Arp thwarts Hartsell's Griffin landfill bill
An amendment allowing a landfill to reopen in Unionville was dropped from the bill before passing the General Assembly.
Sen. Fletcher Hartsell, who represents Carbarrus and parts of Union counties, added language exempting some landfills from municipal franchises to House Bill 321. The amendment would have allowed a landfill owned by Griffin Farms in Unionville to reopen, despite court rulings in the town's favor.
Hartsell said he added the amendment specifically to allow the Griffin Farms landfill to reopen.
Rep. Dean Arp R-55 said he met with bill sponsors once Sen. Tommy Tucker told him about the amendment.
"Basically, what we did was to talk to the bill sponsors to have them remove the amendments and pass the main bill," Arp said. "They agreed when they learned the whole history of the landfill issue."
Tucker added his support in the senate.
"I just didn't like the process of an amendment tagged onto a bill like that," he said. "And this issue os a landfill has been litigated more than once in court. It just wasn't right to add legislation that would mess with that."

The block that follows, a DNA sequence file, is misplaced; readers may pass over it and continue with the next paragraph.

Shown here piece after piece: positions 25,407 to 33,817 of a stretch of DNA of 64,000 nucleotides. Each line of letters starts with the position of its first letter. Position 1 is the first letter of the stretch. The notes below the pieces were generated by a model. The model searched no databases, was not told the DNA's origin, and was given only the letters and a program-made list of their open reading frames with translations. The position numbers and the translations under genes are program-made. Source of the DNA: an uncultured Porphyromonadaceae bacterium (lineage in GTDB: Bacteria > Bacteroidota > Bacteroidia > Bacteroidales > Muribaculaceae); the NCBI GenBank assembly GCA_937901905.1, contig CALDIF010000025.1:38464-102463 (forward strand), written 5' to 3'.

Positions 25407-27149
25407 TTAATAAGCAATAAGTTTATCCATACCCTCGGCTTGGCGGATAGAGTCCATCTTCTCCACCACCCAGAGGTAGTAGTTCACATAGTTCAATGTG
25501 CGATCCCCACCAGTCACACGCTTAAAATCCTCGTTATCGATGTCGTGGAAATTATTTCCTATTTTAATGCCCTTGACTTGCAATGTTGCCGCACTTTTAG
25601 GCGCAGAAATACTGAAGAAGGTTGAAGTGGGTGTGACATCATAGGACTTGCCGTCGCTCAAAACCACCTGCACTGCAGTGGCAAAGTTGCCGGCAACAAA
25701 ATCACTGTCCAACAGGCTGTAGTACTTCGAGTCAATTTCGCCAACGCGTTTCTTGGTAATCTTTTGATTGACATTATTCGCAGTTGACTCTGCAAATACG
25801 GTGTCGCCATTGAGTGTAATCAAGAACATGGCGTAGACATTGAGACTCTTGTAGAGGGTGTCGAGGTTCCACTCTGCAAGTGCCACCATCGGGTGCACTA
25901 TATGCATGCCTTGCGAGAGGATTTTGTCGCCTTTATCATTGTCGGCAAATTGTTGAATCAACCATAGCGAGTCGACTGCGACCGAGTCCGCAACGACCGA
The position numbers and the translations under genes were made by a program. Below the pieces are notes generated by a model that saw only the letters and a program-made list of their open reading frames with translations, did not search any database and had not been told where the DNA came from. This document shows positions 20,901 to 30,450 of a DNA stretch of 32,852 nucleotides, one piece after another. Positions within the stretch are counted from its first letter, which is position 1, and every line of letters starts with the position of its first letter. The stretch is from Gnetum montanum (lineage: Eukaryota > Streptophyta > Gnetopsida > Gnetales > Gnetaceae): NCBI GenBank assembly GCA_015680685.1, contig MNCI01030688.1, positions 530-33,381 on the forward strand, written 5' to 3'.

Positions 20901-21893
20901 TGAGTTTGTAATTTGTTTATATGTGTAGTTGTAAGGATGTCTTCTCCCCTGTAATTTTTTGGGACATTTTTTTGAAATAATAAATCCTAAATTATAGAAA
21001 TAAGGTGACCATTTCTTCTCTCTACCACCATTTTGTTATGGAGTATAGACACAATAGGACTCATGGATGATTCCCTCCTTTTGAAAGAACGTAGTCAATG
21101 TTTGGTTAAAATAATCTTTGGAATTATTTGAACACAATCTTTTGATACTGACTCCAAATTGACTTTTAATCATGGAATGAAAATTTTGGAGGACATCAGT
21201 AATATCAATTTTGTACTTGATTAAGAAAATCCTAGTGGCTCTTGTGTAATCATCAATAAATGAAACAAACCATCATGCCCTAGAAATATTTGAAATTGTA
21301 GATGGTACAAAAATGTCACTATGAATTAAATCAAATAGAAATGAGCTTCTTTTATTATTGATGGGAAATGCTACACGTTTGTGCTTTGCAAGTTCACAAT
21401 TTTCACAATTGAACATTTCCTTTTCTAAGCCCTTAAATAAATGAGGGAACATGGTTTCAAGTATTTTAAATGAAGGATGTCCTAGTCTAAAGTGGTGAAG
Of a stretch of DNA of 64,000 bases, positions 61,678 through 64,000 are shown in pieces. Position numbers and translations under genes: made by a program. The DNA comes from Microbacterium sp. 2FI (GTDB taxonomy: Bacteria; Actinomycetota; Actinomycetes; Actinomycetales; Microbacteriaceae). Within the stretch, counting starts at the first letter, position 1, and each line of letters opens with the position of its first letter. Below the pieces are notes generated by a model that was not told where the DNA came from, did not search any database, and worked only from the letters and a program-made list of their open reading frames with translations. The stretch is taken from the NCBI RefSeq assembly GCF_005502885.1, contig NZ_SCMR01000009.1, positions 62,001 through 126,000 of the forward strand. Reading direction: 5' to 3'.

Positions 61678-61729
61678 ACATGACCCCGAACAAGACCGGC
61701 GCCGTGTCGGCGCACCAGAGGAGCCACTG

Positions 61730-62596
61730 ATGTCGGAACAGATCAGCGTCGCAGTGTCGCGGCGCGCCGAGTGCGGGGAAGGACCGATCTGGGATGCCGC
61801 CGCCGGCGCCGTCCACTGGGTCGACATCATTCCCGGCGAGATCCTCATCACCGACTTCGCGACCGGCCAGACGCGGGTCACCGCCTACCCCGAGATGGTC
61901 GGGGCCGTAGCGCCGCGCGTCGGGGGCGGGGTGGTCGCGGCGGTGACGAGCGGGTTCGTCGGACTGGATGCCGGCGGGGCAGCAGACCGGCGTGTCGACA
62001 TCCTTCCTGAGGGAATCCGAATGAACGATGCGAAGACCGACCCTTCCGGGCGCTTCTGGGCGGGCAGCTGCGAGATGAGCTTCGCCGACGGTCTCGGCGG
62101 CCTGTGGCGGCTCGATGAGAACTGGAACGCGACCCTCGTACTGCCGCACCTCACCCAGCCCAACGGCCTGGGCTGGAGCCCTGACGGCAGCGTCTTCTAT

As it was written, a municipality would no longer have a say about new or existing landfills in their town limits.
"The bill would have meant that the landfill could have bypassed the town," Arp said.
At that point, Unionville's only method of protest would be an appeal to the state.
The landfill's owner said the move will further hurt the economy.
"I think it's unfortunate that at a time when local builders and businesses are struggling to recover in a bad economy, some state leaders choose to tie the hands of business instead of helping build to new jobs for our citizens," Griffin Farms owner Richard Griffin stated in a July 30 email.